Most egregious is the panel on Vietnam. It features H. Bruce Franklin, a professor of English who has written a few books on Vietnam, but is also known for his now fortunately out of print tome, The Essential Stalin, (1972) in which he writes : “I used to think of Joseph Stalin as a tyrant and butcher who jailed and killed millions…..But, to about a billion people today, Stalin is the opposite of what we in the capitalist world have been programmed to believe.” To them, Franklin wrote, Stalin is “one of the great heroes of modern history, a man who personally helped win their [the people of China,Vietnam, Korea and Albania] win their liberation.” His bio in the book describes Franklin as “a revolutionary who was also a professor of English.”

Perhaps Franklin will elaborate on how Stalin carried out the struggle for civil liberties during the so-called second Red Scare, by urging his American comrades to make the revolution in the “belly of the beast,” as they used to say. Or perhaps he will explain how Comrade Stalin’s orchestration of the killing of millions  of “class enemies” did not involve any violation of civil liberties.

His fellow panelist Moss Roberts is yet another long-time left-wing scholar of Asian and Chinese politics and history, who has not changed his views one iota in thirty years.

Now here is the announcement for the event:

*NYU’s Frederic Ewen Academic Freedom Center Presents*

*”Academic Freedom in the 1960s,” *

*April 1 from 12-6:00pm *

*at NYU’s Glucksman Ireland House*

*One Washington Mews, between Washington Square North and East 8th Street***

**Join New York University’s Frederic Ewen Academic Freedom Center to examine the key fronts in the present battles over higher ed, and their historical parallels in previous eras. The conference will examine successive, well-funded ideological assaults on academic freedom by

outside pressure groups aimed at undermining the legitimacy of scholarly study during the 1960s.

For more information and to RSVP, please contact Zuzanna Kobryzynski at zk3@nyu.edu.

*Conference Program Schedule:**

**12:15-1:00pm – Keynote Address*

* Ellen Schrecker, Professor, Yeshiva University, author of the Lost Soul of Higher Education

*1:00-1:15pm — Break*

*1:15-3:15pm – Civil Rights Panel*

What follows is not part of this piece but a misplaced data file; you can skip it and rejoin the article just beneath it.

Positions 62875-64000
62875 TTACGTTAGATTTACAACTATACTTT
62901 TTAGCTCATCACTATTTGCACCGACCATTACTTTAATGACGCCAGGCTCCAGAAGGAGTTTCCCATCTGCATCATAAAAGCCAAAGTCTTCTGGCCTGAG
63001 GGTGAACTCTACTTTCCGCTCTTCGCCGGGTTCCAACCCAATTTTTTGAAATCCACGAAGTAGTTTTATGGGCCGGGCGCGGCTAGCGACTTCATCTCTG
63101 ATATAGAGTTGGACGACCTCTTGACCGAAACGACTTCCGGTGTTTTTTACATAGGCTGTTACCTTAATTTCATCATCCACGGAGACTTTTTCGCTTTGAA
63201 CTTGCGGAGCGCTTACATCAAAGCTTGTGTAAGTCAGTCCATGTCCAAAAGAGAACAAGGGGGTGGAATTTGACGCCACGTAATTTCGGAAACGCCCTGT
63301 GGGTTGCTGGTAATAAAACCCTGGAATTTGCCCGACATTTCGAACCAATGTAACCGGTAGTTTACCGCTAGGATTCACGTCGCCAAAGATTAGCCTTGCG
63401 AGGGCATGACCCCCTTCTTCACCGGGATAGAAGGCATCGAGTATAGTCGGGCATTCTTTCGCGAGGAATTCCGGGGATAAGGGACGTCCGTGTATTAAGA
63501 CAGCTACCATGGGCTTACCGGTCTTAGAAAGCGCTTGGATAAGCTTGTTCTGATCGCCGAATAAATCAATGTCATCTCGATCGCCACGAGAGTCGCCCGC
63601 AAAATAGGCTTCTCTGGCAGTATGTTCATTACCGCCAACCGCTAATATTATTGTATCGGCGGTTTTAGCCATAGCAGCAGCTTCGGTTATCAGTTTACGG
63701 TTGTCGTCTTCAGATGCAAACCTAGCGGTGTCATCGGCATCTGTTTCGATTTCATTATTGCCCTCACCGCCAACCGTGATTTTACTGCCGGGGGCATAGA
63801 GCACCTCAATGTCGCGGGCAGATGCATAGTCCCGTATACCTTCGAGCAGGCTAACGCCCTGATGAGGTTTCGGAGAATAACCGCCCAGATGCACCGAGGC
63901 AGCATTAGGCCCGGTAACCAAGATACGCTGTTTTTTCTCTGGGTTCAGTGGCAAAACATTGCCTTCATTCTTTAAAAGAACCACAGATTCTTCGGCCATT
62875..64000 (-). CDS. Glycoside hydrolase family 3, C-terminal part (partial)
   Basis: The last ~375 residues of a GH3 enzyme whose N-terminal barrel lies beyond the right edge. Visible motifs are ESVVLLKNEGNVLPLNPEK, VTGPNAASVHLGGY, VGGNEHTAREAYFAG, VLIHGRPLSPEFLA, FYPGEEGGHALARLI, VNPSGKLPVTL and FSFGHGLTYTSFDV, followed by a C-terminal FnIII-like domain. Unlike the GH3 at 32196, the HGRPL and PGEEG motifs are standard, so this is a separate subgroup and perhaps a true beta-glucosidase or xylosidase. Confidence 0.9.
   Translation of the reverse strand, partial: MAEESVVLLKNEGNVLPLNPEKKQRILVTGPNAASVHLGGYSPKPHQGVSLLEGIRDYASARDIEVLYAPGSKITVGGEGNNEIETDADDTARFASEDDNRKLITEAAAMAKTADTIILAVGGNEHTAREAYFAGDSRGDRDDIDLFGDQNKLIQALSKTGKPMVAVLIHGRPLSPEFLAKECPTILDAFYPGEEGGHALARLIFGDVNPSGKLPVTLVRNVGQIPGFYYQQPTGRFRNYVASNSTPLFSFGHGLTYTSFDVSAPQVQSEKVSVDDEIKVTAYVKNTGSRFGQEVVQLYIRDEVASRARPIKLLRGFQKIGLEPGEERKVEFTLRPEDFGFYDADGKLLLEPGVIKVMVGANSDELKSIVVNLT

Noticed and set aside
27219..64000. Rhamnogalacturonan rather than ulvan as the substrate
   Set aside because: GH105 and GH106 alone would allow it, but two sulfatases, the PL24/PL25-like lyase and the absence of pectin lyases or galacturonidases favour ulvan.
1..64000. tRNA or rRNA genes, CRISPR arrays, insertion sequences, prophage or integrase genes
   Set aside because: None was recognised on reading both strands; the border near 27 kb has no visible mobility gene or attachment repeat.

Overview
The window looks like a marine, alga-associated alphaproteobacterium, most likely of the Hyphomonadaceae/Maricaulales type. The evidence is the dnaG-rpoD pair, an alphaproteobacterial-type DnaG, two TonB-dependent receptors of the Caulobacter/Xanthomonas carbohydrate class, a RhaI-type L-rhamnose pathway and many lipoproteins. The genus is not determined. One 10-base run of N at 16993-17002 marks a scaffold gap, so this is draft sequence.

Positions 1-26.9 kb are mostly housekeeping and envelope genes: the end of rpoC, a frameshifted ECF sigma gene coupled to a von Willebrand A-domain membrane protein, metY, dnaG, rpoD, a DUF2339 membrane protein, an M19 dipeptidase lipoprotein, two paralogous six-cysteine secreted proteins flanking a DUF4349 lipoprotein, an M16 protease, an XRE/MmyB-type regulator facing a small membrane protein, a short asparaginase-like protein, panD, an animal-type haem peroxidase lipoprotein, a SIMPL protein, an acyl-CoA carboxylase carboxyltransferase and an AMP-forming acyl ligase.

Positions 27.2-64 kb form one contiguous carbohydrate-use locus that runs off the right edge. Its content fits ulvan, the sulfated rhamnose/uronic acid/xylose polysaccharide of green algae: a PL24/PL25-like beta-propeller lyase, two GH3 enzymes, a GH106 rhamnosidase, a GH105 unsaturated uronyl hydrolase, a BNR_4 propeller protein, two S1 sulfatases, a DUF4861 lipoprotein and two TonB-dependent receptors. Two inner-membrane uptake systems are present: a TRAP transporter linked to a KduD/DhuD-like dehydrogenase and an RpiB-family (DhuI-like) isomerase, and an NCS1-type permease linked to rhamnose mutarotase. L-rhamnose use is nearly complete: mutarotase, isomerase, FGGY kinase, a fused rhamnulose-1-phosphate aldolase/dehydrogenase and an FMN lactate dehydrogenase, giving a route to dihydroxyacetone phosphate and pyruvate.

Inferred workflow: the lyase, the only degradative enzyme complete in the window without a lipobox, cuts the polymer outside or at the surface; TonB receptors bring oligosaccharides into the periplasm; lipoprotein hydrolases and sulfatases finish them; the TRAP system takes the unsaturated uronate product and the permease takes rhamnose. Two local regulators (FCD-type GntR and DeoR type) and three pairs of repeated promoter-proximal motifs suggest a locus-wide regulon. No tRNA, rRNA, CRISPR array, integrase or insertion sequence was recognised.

* Joy Williamson-Lott, Associate Professor of Educational Leadership  and Policy Studies, University of Washington

* Martin Duberman, Distinguished Professor of History Emeritus at  Lehman College and the Graduate School of the City University of   New York

* Stephen Aby, Education and Sociology Librarian  and Bibliographer,  Professor of Bibliography, University of Akron

*3:30-3:45pm — Break*

*3:30-5:30pm – Vietnam War Panel*

* H. Bruce Franklin, John Cotton Dana Professor of English and  American Studies,**Rutgers University-Newark

* Moss Roberts, Professor, East Asian Studies Department, NYU

* Dick Ohmann, Benjamin Waite Professor of English, Emeritus,  Wesleyan University

The sponsors do not even hide their ideological agenda. Consider the language of the announcement: They will examine “key fronts in the present battles;” – they will protest “well-funded ideological assaults on academic freedom,”  etc.

Undoubtedly speaker after speaker will pile on David Horowitz and his valiant campaign in defense of academic freedom, discussed so well here in the current Weekly Standard by Peter Wood, head of The National Association of Scholars. He has had some victories, but mostly, vicious and unfair attacks. Horowitz has been willing to debate one of his most vociferous critics, the AAUP’s Cary Nelson, a self-proclaimed Marxist. At least Nelson stepped up to the plate, and did not shy away from a confrontation. This says more about him than it does about the Ewen Center people. They are so committed to civil liberties that they evidently believe no one with an opposing view is to be heard.